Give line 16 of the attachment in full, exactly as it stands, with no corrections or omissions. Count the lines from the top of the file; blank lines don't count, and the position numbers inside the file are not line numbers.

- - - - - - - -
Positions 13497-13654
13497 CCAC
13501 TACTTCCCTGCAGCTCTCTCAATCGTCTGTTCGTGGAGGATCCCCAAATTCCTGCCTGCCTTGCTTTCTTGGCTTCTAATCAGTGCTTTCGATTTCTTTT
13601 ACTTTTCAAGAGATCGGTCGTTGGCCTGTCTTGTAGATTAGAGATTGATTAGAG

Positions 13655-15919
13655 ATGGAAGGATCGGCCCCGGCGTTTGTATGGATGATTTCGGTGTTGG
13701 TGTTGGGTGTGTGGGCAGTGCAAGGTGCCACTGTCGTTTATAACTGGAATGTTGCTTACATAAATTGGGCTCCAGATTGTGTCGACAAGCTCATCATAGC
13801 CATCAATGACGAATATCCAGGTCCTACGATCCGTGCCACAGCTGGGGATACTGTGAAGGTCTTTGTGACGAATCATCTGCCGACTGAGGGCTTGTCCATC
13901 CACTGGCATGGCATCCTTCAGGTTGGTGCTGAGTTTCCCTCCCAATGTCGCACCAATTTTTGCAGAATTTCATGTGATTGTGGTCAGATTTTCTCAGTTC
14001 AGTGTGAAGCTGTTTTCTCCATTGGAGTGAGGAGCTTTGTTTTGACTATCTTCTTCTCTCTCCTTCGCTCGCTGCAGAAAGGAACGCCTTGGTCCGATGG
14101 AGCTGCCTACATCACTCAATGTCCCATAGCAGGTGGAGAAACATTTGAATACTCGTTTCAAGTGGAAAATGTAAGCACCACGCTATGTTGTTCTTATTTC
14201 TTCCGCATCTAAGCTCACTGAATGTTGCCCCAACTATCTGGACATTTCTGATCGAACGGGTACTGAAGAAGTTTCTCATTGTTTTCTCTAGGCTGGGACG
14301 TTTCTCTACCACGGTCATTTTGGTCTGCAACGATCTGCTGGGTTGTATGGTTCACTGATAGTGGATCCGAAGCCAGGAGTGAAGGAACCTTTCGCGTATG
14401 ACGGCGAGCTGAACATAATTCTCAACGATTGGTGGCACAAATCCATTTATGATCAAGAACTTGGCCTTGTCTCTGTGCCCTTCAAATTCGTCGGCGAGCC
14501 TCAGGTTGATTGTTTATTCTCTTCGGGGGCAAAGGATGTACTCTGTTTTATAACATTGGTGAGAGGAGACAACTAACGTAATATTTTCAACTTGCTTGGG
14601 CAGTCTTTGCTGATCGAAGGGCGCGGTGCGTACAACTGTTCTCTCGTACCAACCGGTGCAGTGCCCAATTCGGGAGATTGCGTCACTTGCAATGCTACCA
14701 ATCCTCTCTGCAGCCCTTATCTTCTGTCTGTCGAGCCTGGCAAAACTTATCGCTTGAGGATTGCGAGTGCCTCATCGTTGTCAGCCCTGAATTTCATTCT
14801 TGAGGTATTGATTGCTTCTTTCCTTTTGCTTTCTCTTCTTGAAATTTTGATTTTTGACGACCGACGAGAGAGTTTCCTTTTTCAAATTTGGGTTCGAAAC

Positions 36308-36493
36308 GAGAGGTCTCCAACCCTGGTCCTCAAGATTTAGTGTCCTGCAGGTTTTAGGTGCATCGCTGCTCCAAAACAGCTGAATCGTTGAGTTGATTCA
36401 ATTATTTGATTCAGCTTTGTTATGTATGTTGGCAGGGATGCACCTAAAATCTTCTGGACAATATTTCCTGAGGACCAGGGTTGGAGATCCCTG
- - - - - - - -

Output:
14601 CAGTCTTTGCTGATCGAAGGGCGCGGTGCGTACAACTGTTCTCTCGTACCAACCGGTGCAGTGCCCAATTCGGGAGATTGCGTCACTTGCAATGCTACCA